Cataract surgery involves the removal of the cloudy natural lens of the eye (the cataract) and replacing it with a carefully selected intraocular lens (IOL).
There are several designs of intraocular lenses (IOLs) available, each having their own strengths in performance. The choice of lens has a major influence on the outcome of cataract extraction surgery and whether glasses would be required afterwards. Whilst the NHS offers an excellent service for cataract surgery, there is rarely an option for choosing your intraocular lens, meaning that glasses will almost certainly be required.
Cataract surgery is one of the oldest surgical procedures recorded, and fortunately for us, over the years technological advances have made it one of the safest and most frequently performed procedures worldwide.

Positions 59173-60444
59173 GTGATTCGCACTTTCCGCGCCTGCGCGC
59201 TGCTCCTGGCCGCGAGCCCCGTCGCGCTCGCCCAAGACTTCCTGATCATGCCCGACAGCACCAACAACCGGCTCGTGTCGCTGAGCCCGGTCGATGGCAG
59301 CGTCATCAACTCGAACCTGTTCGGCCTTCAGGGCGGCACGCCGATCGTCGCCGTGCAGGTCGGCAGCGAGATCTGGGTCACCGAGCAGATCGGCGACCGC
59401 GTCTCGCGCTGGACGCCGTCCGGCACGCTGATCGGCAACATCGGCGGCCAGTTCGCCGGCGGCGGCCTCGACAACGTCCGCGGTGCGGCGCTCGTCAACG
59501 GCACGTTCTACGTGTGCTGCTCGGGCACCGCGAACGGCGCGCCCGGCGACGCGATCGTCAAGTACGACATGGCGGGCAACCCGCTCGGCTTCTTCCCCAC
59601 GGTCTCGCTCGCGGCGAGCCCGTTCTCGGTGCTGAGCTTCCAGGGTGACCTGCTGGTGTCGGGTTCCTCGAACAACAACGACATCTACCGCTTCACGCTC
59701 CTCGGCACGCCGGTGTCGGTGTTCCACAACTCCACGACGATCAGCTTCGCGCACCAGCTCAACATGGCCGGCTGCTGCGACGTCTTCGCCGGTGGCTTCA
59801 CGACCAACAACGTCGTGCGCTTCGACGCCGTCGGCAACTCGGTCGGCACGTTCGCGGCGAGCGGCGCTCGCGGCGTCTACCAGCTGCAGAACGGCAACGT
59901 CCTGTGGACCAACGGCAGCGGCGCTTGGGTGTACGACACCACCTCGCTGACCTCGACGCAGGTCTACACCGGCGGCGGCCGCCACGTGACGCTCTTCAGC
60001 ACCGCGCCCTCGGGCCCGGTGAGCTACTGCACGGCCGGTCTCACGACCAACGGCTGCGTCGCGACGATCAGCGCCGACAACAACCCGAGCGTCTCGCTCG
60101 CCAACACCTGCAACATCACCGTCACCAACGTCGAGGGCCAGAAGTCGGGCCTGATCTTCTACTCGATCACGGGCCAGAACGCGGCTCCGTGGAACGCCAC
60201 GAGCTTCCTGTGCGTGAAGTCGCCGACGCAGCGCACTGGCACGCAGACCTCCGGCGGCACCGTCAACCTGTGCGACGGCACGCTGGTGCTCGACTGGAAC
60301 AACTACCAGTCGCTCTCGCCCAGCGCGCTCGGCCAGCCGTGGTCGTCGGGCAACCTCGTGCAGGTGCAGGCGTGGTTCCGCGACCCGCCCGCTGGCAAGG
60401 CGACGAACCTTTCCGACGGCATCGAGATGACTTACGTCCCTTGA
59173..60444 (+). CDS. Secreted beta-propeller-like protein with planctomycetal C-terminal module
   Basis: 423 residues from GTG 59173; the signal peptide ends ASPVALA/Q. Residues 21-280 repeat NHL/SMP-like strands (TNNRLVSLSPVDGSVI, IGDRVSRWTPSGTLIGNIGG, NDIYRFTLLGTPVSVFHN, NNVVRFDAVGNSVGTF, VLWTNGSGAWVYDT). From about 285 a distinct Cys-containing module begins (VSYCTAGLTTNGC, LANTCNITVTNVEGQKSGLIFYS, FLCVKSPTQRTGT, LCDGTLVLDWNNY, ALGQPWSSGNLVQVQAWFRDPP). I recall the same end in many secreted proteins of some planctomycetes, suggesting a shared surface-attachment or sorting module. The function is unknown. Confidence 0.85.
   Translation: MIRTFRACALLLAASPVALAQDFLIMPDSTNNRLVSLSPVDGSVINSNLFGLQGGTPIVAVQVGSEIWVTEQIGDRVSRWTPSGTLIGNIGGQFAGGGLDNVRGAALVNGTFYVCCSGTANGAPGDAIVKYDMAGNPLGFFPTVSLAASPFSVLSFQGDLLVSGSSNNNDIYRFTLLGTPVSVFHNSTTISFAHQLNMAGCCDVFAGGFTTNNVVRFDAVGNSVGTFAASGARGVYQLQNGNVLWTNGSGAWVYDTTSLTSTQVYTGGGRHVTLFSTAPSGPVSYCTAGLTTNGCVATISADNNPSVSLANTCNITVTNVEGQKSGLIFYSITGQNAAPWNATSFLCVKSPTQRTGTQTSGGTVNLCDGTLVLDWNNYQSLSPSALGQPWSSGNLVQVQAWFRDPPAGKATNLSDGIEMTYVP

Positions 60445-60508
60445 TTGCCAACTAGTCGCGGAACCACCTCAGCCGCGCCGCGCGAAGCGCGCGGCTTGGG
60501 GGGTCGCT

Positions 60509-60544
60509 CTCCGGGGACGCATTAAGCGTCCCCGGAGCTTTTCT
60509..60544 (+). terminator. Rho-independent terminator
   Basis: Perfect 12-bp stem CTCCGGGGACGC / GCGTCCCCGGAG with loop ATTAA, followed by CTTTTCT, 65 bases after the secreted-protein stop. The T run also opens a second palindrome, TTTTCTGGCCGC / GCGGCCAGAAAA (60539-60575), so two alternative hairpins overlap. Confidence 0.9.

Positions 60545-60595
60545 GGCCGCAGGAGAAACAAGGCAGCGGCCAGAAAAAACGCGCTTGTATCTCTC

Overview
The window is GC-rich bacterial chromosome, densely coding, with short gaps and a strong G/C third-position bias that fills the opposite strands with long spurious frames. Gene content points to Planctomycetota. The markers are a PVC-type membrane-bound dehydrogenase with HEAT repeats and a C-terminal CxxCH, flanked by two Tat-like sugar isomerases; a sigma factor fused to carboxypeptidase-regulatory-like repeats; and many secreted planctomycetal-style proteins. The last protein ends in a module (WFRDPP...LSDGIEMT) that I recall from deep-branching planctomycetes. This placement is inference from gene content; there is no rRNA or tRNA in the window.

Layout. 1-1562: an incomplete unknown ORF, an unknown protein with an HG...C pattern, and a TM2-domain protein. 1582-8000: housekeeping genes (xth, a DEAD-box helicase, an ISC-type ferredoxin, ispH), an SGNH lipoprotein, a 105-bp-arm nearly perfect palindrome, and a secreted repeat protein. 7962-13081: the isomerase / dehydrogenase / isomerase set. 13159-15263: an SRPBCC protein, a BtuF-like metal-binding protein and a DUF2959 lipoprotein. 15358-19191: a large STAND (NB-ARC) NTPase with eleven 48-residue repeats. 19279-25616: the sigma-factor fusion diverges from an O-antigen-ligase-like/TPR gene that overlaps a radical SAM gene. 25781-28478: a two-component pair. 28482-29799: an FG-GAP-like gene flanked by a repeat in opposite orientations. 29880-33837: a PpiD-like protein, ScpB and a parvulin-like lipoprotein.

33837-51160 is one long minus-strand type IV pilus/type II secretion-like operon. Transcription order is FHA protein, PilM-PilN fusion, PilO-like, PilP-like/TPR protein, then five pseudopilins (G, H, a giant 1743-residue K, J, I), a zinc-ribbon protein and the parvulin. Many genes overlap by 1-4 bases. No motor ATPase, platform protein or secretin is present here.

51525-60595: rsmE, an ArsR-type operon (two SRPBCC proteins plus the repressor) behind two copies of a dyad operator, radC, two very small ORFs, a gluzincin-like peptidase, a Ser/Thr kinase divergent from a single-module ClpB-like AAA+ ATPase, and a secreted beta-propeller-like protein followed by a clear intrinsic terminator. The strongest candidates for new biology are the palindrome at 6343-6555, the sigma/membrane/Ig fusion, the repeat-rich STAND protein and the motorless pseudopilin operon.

Cataract surgery is a surgical procedure to remove the cloudy natural lens of the eye (the cataract) and replace it with an artificial lens, or intraocular lens implant (IOL). Lens implants are specially engineered to provide focussing power to suit the individual, and this means that lots of patients who have cataract surgery find that they are less reliant on glasses, especially for distance, than they were beforehand.
The procedure usually takes about 10-15 minutes to do under a local anaesthetic, and isn’t painful. There is usually a swift recovery of vision. The procedure is very safe, but there are some risks involved, as with any operation (see below).
There is more information about the consultation and the day of treatment in the Cataract Surgery booklet.